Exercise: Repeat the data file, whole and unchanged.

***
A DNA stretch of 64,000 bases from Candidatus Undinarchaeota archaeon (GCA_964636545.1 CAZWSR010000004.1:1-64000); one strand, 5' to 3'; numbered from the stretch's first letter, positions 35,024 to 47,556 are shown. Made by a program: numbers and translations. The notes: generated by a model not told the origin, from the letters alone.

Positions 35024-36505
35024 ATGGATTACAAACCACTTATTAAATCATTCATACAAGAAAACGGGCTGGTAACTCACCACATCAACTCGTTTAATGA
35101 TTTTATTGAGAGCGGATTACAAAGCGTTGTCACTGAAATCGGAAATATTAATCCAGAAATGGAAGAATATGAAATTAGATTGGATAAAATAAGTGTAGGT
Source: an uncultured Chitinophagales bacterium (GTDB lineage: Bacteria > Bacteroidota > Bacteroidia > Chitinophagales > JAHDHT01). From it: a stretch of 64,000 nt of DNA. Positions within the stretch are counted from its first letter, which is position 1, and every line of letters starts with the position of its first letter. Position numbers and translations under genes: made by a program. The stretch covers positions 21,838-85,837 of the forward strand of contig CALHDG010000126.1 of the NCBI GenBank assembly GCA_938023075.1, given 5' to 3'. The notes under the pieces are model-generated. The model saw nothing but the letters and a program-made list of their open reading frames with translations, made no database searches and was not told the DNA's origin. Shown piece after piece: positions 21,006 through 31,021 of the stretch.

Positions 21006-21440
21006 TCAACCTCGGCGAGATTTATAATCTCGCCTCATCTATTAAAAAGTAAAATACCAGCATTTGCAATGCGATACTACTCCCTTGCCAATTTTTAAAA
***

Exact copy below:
A DNA stretch of 64,000 bases from Candidatus Undinarchaeota archaeon (GCA_964636545.1 CAZWSR010000004.1:1-64000); one strand, 5' to 3'; numbered from the stretch's first letter, positions 35,024 to 47,556 are shown. Made by a program: numbers and translations. The notes: generated by a model not told the origin, from the letters alone.

Positions 35024-36505
35024 ATGGATTACAAACCACTTATTAAATCATTCATACAAGAAAACGGGCTGGTAACTCACCACATCAACTCGTTTAATGA
35101 TTTTATTGAGAGCGGATTACAAAGCGTTGTCACTGAAATCGGAAATATTAATCCAGAAATGGAAGAATATGAAATTAGATTGGATAAAATAAGTGTAGGT
Source: an uncultured Chitinophagales bacterium (GTDB lineage: Bacteria > Bacteroidota > Bacteroidia > Chitinophagales > JAHDHT01). From it: a stretch of 64,000 nt of DNA. Positions within the stretch are counted from its first letter, which is position 1, and every line of letters starts with the position of its first letter. Position numbers and translations under genes: made by a program. The stretch covers positions 21,838-85,837 of the forward strand of contig CALHDG010000126.1 of the NCBI GenBank assembly GCA_938023075.1, given 5' to 3'. The notes under the pieces are model-generated. The model saw nothing but the letters and a program-made list of their open reading frames with translations, made no database searches and was not told the DNA's origin. Shown piece after piece: positions 21,006 through 31,021 of the stretch.

Positions 21006-21440
21006 TCAACCTCGGCGAGATTTATAATCTCGCCTCATCTATTAAAAAGTAAAATACCAGCATTTGCAATGCGATACTACTCCCTTGCCAATTTTTAAAA